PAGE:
Friday, March 19, 2010

Happy anniversary, war fans

We get an editorial every Pearl Harbor Day, but Iraq Invasion Day is here again with no mention of it in the Courier. Maybe the editor would jump on it if we celebrated it with green beer. Or would red be more appropriate?

Update, Sunday:
An anonymous commenter asks how many other papers covered this story. Consider this list to start.

Editorial: Kirkpatrick vote surprises no one

I'm so surprised: the unnamed Courier editor is blaming Rep Kirkpatrick, a Democrat, for sometimes voting like a Democrat.

I must have missed the many editorials wherein the editor excoriated her predecessor, Rick Renzi, for voting too often like a Republican, as well for not voting at all after the indictments started coming in. Maybe the editor was out sick that decade.

See, here's how it works. Since the editor voted against her for Congress but she still won, in order for her to properly represent The People (= The Editor), she has to vote as the editor would. Doing otherwise obviously makes her a puppet of the evil California liberals who want to put the editor in chains, take all his guns away and give them to North Korea.

Never mind that Ms Kirkpatrick is among the small group of congressional freshmen demonstrating the most independence from the party line. If she votes against the editor, she's been bitten by Nancy Pelosi and become one of her army of liberal zombies.

I'm sure it's also very confusing to the editor that the Representative has failed to demonstrate her zombieness on issues the editor holds dear, like guns, congressional pay and deficit spending. Those initiatives couldn't possibly be anything other than a "smokescreen of conservative credibility." I tell you, nothing gets past this guy.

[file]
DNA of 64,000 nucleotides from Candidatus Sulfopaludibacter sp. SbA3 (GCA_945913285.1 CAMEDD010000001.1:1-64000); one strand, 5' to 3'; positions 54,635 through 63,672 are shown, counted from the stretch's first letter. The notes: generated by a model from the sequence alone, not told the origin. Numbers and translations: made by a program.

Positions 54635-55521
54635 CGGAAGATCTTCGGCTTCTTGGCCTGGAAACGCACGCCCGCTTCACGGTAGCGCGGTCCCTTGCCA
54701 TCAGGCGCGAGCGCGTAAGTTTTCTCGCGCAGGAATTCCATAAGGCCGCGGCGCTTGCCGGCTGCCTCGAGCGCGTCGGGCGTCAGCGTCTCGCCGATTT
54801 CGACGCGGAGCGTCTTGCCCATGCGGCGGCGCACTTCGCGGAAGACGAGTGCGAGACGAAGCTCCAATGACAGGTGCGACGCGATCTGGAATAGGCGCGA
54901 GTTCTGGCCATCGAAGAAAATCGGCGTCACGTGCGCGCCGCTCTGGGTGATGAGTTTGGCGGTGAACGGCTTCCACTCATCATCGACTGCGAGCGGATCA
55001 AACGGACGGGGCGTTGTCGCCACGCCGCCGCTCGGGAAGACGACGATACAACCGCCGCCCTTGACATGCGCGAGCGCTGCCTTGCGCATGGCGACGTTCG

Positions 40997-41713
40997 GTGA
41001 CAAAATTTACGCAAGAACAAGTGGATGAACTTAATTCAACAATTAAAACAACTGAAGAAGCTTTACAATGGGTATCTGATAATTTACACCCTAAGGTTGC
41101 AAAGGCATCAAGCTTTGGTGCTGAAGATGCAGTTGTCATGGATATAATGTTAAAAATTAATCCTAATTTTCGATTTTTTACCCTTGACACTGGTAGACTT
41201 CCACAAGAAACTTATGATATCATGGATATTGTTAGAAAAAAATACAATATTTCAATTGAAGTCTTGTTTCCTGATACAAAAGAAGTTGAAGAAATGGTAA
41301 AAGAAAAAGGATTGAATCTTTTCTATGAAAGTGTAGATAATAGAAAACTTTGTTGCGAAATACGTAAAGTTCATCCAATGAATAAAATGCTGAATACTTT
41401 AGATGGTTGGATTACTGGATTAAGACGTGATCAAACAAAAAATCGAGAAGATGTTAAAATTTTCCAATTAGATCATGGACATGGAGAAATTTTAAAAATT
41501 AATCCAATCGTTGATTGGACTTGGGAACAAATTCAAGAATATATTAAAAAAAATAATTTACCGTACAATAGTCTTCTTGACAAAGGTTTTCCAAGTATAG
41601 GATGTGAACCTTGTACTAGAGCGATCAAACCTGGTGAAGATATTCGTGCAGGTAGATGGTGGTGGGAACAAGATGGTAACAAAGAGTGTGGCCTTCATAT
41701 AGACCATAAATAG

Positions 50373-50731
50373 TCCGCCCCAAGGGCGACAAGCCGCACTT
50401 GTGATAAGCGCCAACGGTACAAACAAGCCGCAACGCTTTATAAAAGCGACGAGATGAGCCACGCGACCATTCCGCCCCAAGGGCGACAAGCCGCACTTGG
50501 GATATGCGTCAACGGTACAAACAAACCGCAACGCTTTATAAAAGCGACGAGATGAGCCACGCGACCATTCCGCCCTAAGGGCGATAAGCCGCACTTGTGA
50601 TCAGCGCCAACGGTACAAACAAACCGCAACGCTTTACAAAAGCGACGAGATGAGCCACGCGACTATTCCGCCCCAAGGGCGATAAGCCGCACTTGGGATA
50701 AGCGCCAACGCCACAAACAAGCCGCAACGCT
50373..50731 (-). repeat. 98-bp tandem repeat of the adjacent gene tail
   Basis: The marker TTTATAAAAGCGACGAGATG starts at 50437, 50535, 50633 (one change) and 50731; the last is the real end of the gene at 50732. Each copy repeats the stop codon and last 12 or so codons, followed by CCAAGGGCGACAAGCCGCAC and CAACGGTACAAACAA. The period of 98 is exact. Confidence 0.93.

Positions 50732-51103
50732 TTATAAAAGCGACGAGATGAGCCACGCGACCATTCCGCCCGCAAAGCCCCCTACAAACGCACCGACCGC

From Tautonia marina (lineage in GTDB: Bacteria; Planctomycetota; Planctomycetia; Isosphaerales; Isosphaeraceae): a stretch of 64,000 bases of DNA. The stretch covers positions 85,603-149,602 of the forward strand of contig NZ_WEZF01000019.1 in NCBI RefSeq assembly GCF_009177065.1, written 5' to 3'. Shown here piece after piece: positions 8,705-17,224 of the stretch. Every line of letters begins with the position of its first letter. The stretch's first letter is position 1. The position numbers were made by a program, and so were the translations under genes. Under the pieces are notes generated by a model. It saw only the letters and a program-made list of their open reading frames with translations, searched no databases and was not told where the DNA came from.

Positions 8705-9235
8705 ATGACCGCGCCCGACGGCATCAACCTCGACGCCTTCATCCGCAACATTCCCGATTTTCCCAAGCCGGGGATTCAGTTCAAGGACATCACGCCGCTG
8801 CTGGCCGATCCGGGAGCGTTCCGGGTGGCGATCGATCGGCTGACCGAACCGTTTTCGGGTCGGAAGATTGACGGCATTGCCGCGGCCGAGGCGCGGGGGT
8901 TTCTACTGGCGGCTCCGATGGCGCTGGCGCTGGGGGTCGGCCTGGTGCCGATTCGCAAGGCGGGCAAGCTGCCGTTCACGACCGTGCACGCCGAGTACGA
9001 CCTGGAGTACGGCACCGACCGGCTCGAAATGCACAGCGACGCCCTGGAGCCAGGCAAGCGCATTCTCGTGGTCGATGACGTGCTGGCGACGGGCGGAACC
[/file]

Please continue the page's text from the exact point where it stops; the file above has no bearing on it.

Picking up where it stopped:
Seriously, editor, why can't you just write that you don't agree with Ms Kirkpatrick's vote on health care, using research to back up your argument on the issue rather than personal attack and innuendo?

Do you even care what's in the bill? Wouldn't it make more sense to help inform your readers on its merits and demerits? Or are you really only concerned about whether your team is winning?

ToT: Budgets should go onto Internet

No sensible person will argue against transparency in government. More information is generally a good thing, and in principle requiring government authorities to publish their budgets and spending details is the responsible thing to do. But a couple of things bother me about today's screed from the Goldwater Institute.

First, it's from the Goldwater Institute, the primary purpose of which is to help wrest government functions out of the hands of the people and into the loving care of corporations. The Courier is all too often a shill for this group, printing its press releases and pseudo-news uncritically and often unattributed to cover the source. GI is a highly skilled propaganda organ, famous for framing issues to look reasonable in support of its radical agenda.

Which brings me to the second problem. We all want transparency (except, apparently, when Republicans are in charge, since GI never demanded anything of the sort during the Bush regime), but consider the next step: you've got the data, so what do you do with it?

It's entirely reasonable to infer that reams of searchable data on government expenditures can help agencies identify redundancies and possible savings. That's all good. I would hope that we were hiring managers whose primary responsibility is to do exactly that, and if they're not I have to wonder what our state thinks a manager is supposed to be doing. But there's a lot to do, and more eyes on the problem can help.

What I don't want to see is a horde of angry, self-righteous right-wingers, whipped up by television fearmongers, peppering our government managers with ignorant, politically motivated demands and judgments.

All the data in the world is useless unless you know how to interpret it and understand its basis in context. How many of Goldwater's public-spirited citizens will sit down and do the research to understand what's behind a given expenditure before passing judgment on whether they like it?

I have a feeling GI hopes to employ the old government-as-sausage-making saw to its advantage in tearing down government, betting that showing people more details of government while keeping them ignorant of the whole picture and hammering on the government-is-bad button will fuel the torches-and-pitchforks mobs that help keep people divided and corporations running the show.